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    Can a Retweet be Criminal? Supreme Court Extends Stay on Arvind Kejriwal’s Defamation Proceedings

    The Supreme Court on May 13 extended the stay on defamation proceedings against Delhi Chief Minister Arvind Kejriwal for retweeting YouTuber Dhruv Rathee’s video that made certain allegations against the Bharatiya Janata Party (BJP) IT Cell, according to a report by LiveLaw.

    A bench of Justices Sanjiv Khanna and Dipankar Datta adjourned the matter until August 12 and granted time for the parties to explore settlement.

    According to the LiveLaw report, Senior Advocate Abhishek Manu Singhvi, appearing for Kejriwal, had informed the Court on February 26 that Kejriwal was ready to admit that retweeting was a mistake. In March, the Court suggested that the complainant provide the format of apology and, if the parties fail to settle the matter, the Court will take up the legal issue of whether retweeting constitutes a criminal offence.

    What’s the case about?

    Kejriwal is facing a defamation complaint filed by one Vikas Sankritayan, who runs a social media page ‘I Support Narendra Modi,’ for retweeting a tweet by YouTuber Dhruv Rathee in 2018. Rathee had published on his X account (Twitter then) a link to his video wherein he alleged that the BJP IT Cell had bribed an individual to defame Rathee. The video in question also contained remarks against the page ‘I Support Narendra Modi’. Sankritayan has alleged that Kejriwal, who is followed by a large number of people, retweeted the “said defamatory content” without checking the authenticity of the video. In doing so, the complainant said that he has transmitted the defamatory content to “large number of audiences, at national and international level”.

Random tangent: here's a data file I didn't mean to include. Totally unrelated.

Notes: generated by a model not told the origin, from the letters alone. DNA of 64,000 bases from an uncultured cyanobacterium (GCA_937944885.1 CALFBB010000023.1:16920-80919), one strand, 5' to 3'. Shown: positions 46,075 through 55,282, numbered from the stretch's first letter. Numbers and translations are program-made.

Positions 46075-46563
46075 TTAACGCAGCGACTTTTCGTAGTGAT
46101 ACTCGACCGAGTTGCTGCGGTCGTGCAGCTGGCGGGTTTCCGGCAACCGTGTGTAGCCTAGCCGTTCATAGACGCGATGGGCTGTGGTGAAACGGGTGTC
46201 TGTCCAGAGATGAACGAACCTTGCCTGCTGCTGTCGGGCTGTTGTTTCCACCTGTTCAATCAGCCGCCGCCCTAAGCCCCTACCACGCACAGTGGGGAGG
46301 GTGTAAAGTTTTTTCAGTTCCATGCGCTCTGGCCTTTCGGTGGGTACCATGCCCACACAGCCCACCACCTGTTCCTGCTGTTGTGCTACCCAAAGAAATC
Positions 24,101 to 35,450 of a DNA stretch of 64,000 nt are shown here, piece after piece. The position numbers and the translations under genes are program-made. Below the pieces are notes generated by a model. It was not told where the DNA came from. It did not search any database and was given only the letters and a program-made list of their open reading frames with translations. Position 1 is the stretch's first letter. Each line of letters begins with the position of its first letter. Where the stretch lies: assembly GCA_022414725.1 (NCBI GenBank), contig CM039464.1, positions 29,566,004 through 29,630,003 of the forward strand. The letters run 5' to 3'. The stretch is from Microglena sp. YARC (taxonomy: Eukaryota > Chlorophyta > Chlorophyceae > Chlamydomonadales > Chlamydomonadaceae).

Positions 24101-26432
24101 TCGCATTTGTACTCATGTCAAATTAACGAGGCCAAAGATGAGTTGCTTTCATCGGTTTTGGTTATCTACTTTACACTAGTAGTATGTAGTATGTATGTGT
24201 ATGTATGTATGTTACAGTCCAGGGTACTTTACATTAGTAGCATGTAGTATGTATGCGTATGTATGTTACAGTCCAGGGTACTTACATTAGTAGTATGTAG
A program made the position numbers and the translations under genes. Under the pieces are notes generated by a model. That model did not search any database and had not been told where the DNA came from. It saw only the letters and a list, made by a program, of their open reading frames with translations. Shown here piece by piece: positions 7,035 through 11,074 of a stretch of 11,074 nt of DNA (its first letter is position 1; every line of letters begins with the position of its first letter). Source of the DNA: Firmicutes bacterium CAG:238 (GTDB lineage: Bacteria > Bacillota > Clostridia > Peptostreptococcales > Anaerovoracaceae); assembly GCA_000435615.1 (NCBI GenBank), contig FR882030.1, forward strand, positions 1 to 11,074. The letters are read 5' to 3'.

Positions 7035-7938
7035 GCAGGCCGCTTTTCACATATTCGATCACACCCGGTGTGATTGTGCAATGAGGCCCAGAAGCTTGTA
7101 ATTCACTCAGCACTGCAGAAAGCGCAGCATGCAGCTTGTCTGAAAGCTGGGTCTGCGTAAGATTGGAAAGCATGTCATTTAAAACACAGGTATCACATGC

Delhi HC’s quashes Arvind Kejriwal’s plea:

    Kejriwal had approached the Delhi High Court against the summons issued to him in 2019. The HC in February refused to quash the summons and held that retweeting content, alleged to be defamatory, would amount to publication of such content, thereby attracting liability under Section 499, dealing with the offence of defamation, under the Indian Penal Code (IPC). The Court also observed that in the case of multiple retweets, it is upon the aggrieved person to decide as to which retweet caused more harm to their reputation.

    While pronouncing the order, the Court examined whether the mere act of retweeting would constitute an offence under Section 499, the scope of freedom of speech of expression, and the role of social media reach or socio-political standing of the person retweeting or posting in determining the impact of an alleged defamatory content. Read a detailed report of the Delhi HC here.


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    The post Can a Retweet be Criminal? Supreme Court Extends Stay on Arvind Kejriwal’s Defamation Proceedings appeared first on MediaNama.

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